Fresno, Calif. -- The pinstriped shirt stands and leans forward with studied nonchalance, his belly reaching the tall bar table just before his belt. He smiles. The plaid blazer grins back, a wide, toothy smile accompanied by a throaty little laugh, and she scoots her chair an almost imperceptible distance toward him.
There are others at the table in the bar this Thursday evening, but for a moment, these are the only two pairs of eyes that count. The blazer tells a joke. It's an aside, really, a trifle requiring nothing more than a chuckle in response, yet the shirt guffaws, spilling out laughter like a kid blowing bubbles.
Flirting hasn't changed. The eyes still have it, whether they're locked with laserlike precision with someone else's or just as carefully not looking into the baby blues of a potential partner. People still flirt with each other, even in an age when AIDS and worries about sexual harassment loom like angry parents waiting for you past curfew.
Yet perhaps what has changed is the preoccupation authors have with the mechanics of flirting. Walk into a self-help section in a bookstore, and the titles on dating, relationships and connecting with another warm body seem endless.
"How to Flirt: A Practical Guide" (Price Stern Sloan, $6.99) boasts that flirting should be fun, not work, and practiced constantly. "Men Are From Mars, Women Are From Venus" (HarperCollins, $20) focuses on the trendy "men and women don't talk the same way" theme.
Other authors seem to take an almost warlike view toward the whole subject, offering "More Love Tactics: How to Win That Special Someone" (Avery, $8.95, and yes, it's a sequel) and "Guerrilla Dating Tactics" (Dutton, $20.)
These are books of action, filled with rigorous training exercises. (A tip from "Guerrilla Dating": Stop a person walking on the street and pretend you're looking for an address that's in the direction they're headed. That way, once you get the directions, you'll have a chance to talk as you walk the same way.)
Flirting is work, these military-style advisers seem to be saying: If you goof off in boot camp, you're a goner once you get to the battlefield.
Is all this just a saturation of self-help silliness? Or is social interaction these days something you need to study for, like a midterm?
"We have it naturally," says Marty Westerman, author of "How to Flirt." "We start out with it as babies. Without an adult, we have no food or shelter, so babies learn to flirt. But then as we grow up, we lose the baby appeal."
That's why adults have to develop their skills, he says. You're relearning something you once had. Mr. Westerman includes a section specifically for shy people in his book.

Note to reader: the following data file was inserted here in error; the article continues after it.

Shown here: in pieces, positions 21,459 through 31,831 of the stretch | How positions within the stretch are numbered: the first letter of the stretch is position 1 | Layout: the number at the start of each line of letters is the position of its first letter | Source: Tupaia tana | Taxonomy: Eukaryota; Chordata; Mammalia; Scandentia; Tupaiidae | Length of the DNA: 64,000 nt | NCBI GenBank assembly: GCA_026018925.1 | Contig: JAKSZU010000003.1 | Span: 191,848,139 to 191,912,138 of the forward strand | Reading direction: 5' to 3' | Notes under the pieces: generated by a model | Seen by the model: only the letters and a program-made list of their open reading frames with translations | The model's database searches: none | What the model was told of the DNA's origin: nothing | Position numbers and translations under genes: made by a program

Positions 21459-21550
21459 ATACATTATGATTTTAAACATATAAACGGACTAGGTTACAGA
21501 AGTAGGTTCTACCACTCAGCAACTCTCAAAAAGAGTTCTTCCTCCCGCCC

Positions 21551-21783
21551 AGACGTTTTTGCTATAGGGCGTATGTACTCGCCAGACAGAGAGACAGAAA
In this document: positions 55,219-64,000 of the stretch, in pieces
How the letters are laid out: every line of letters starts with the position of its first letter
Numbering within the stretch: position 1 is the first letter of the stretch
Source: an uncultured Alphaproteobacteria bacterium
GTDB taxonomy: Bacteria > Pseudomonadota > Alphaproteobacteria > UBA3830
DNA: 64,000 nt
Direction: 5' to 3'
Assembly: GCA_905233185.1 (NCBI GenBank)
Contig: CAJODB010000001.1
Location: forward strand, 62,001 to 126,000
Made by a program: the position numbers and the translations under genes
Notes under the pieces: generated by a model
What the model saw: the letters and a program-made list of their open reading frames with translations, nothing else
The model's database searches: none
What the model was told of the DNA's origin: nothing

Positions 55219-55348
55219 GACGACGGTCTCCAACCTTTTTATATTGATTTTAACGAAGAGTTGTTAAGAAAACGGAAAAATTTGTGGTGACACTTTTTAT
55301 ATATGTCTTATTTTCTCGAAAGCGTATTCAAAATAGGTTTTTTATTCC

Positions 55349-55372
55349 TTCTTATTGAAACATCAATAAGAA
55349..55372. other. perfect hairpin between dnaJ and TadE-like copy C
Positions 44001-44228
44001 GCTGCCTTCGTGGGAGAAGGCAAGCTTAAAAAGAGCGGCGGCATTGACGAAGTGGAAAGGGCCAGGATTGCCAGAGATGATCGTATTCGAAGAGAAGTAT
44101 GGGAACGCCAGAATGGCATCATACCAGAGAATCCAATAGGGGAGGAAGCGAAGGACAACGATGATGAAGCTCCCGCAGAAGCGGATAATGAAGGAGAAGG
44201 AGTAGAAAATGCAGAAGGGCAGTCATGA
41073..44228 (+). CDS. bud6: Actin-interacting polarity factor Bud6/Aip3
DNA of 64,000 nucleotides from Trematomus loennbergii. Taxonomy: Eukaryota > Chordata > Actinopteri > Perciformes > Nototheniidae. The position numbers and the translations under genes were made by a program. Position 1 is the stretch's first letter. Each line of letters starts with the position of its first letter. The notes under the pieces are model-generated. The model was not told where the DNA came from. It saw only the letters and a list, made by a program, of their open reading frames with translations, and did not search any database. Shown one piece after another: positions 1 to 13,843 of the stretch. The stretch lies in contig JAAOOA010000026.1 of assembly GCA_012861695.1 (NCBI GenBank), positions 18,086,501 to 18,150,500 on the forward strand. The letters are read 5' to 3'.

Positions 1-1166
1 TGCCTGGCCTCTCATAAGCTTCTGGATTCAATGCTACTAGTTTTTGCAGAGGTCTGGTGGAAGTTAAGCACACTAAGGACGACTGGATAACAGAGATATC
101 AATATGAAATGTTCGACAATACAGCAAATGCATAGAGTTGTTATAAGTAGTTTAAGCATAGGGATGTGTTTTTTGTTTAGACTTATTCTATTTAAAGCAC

"When every second counts, the answer to how to meet that intriguing person rests in developing the spirit, ingenuity and courage of the guerrilla soldier," writes psychotherapist Sharyn Wolf in "Guerrilla Dating Tactics."
"Guerrilla soldiers are brave, scrappy troopers who owe their success to spotting unconventional opportunities in out-of-the-way places and making the most of each one."
The blue windbreaker is deep in thought, sorting through the books in the computer section at a book store. He doesn't even notice when the gray sweat shirt stops close to him, scrupulously scanning the titles.
The sweat shirt moves closer, and finally, in a soft, library-like tone, asks, "Do you know where I could find something on spreadsheets?"
Everyone knows that flirting isn't just for bars. Think of all those "everyday" places where you can practice: The produce section at the supermarket. Church. Night class.
Or you can try events specifically geared toward singles. "Guerrilla Dating Tactics" includes a battlefield map of a typical singles party with dotted lines and "troop" positions, telling you how to deploy yourself when you're in the "assessment" phase and how to seal the perimeter.
Yet showing up at these venues as opposed to actually talking to people at them are vastly different accomplishments. That's what the books try to teach you: Seize the moment. Don't hang back. If you blow it, who cares? At least you tried.
Sounds like common sense, but sometimes people need a guided tour through life, Mr. Westerman says in an interview from his Seattle home.
In "How to Flirt," he says he tries to take the pressure off by defining flirting in more general terms.
"It's spreading joy around," he says. "It's attention without intention. It's without ulterior motive."
To Mr. Westerman, flirting is the hot-dog vendor who compliments a customer on his tie, or the mother playing coochy-coo with her baby, or the grandson on a lunch date with his grandmother. It's bantering, making people feel special.
This is distinguished from what Mr. Westerman calls "hunting," the specific search for a romantic partner. "The successful flirt has lots of friends," he says. "The successful hunter has lots of trophies."
Too often people neglect their "friendly flirting" skills. When it's time to "hunt" for real, they make a mess of it.
The button-down blue oxford attacks the computer keys with gusto. He laughs. He rereads the message he's typed on the screen, checks it over yet one more time, then hits the send button.
At the other end of the building, the frilly white blouse gets a message arrive on her computer screen. Her heart beats a little faster when she sees it's from the oxford. The blouse keys a quick response. She smiles.
One thing that all the flirting and dating books seem to have in common is lots of advice. Mr. Westerman suggests that if you go into a bar and somebody attracts you, send them a potato chip. "Do something they don't expect," he says. "Then you get the attention."